Now, I will admit that, at the Center for American Progress (a noted progressive site), I scored in the ‘liberal democrat’ range on their Interactive Quiz. (Although, it is hard to take a website quiz where you rate issues 1 through 10 as gospel, but that’s another story.) But I’m not a partisan hack. If there is a house on fire, I’m not going to argue about where the water comes from. I want to see all the solutions brought to the table. And this just disappoints in a way that makes me very, very sad.

I used to think I was a Republican in Exile, someone who was driven away by the social conservatives who hold views that I find disagreeable. (The pro-life, pro-death penalty stance makes my head hurt.) The conservatism of my youth (small government, fiscal responsibility) has been replaced by the pragmatism of the absolute cluster fuck of a mess we are in. And if the Democrats and liberals of this country are offering the better solutions, I’m willing to go along with them. For those who think this is a compromise of my values, it might be. But I live in the real world which demands solutions for the moment. And a 19 page critique of the President’s budget without hard numbers is not a solution as much as it is a partisan talking points memo. Like Cuba Gooding Jr. in Jerry Macquire, show me the money.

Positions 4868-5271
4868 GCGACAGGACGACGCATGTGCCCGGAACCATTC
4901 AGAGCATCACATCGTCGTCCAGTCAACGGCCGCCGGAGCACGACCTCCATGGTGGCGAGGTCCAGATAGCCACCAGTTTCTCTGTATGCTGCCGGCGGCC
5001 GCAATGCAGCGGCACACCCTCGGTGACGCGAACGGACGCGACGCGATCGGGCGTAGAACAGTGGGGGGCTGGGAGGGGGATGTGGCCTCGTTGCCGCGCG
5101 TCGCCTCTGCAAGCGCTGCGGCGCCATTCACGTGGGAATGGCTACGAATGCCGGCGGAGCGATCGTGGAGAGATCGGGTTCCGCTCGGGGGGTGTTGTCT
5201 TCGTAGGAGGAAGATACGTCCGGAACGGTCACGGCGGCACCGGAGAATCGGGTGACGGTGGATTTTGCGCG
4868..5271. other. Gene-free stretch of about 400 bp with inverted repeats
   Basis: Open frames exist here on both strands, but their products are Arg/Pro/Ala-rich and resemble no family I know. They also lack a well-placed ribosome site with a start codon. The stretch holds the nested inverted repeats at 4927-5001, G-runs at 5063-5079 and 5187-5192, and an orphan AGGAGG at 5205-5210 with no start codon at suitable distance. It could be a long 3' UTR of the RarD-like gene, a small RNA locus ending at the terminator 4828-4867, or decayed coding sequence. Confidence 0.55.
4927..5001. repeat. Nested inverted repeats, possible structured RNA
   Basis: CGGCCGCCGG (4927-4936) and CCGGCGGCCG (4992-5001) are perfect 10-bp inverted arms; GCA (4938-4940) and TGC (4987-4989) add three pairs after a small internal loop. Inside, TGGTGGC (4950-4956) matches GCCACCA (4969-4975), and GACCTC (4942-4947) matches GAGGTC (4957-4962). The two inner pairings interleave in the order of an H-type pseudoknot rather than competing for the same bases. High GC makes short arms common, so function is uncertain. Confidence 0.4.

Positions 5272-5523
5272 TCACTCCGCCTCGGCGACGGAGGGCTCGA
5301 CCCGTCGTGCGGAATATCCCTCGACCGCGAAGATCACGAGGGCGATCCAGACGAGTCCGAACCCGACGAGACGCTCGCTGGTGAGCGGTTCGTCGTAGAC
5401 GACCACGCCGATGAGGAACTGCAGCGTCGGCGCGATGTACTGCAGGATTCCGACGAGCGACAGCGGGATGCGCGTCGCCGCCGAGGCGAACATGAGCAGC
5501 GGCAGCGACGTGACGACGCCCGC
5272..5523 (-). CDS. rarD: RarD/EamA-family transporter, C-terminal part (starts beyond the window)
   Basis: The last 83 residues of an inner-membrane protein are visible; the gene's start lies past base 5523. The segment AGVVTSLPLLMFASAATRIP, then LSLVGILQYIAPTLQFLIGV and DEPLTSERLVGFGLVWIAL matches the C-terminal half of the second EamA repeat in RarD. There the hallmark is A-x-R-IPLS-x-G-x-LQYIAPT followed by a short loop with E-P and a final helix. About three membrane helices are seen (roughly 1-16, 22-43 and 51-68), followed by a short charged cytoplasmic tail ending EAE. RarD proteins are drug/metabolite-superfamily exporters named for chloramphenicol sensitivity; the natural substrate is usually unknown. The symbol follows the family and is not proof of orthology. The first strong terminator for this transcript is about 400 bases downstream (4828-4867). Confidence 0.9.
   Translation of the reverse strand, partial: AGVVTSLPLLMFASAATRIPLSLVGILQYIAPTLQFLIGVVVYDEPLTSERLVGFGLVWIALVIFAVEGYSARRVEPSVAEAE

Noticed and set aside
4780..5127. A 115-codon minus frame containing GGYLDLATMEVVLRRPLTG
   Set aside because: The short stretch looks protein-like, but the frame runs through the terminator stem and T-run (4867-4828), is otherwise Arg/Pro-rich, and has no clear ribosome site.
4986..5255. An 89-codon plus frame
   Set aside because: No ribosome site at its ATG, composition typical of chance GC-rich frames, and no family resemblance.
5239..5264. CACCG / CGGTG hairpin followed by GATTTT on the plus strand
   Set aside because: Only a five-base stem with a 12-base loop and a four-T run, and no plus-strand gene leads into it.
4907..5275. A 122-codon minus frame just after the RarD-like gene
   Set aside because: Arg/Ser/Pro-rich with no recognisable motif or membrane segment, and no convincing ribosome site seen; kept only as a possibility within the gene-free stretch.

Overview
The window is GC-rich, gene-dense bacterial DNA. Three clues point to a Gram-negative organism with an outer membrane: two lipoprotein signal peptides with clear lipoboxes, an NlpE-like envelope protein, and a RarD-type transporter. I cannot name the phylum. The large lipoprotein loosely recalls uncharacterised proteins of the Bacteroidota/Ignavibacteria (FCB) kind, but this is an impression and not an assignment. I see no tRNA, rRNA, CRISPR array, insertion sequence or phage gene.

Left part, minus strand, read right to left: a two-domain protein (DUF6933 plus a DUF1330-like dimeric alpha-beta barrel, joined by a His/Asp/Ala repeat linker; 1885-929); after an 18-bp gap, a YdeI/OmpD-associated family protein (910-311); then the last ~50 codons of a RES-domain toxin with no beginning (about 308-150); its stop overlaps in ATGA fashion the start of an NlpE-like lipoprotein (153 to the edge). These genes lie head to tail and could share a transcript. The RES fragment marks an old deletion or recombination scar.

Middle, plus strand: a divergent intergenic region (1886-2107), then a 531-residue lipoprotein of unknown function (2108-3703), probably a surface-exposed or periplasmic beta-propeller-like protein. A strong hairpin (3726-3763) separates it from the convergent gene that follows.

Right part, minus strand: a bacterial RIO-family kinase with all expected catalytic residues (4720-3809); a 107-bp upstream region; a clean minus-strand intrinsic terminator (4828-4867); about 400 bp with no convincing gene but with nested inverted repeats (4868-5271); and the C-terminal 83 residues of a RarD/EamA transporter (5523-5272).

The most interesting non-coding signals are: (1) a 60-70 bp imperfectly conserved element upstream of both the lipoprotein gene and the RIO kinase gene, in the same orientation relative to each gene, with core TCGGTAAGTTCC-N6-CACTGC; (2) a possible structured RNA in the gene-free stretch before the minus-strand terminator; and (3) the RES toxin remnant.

Maybe I should feel sorry for them. It’s not easy to be a Republican these days. They really do need some time in the wilderness. Or we need more political parties. Or less yelling at the far right and the far left and people like myself feeling like a kid passing notes between feuding parents.

I need a drink.

Update: Vermont gay marriage bill

(Via Andrew Sullivan)

“Douglas Will Veto Marriage Equality

The Vermont governor will veto the marriage equality bill passed overwhelmingly by the state Senate. The margin in the House is also very high, as Douglas conceded:

“I’m sure that legislative leaders would not have advanced this bill if they did not have the votes to override a veto. I will accept the outcome of their vote either way.”

So why Douglas veto? His purported answer is unserious:

“The urgency of our state’s economic and budgetary challenges demands the full focus of every member and every committee of this Legislature.”

He can’t sign a bill and focus on the economy as well? Here’s hoping the legislature hangs tough and a third state legalizes marriage equality. Next up: Iowa. Then back to California, where the legislature already voted for the measure, only to be stopped by a funamentalist-funded initiative.”

Yeah, this “we have to concentrate on the economy and nothing else” mindset is just plain baseless. The best way to describe it would be like this: no one pays to see someone who only juggles one object at a time.

because i kenken can

In the last month, I have been rediscovering my love of games. I’ve constructed a wish list on Amazon to keep track of the games I would like to collect over time. Over the last couple of years, the major extent of my gaming has been on World of Warcraft. (I admit, I love me an MMO.) But there has been a hole in my recreation and that whole has been gaming.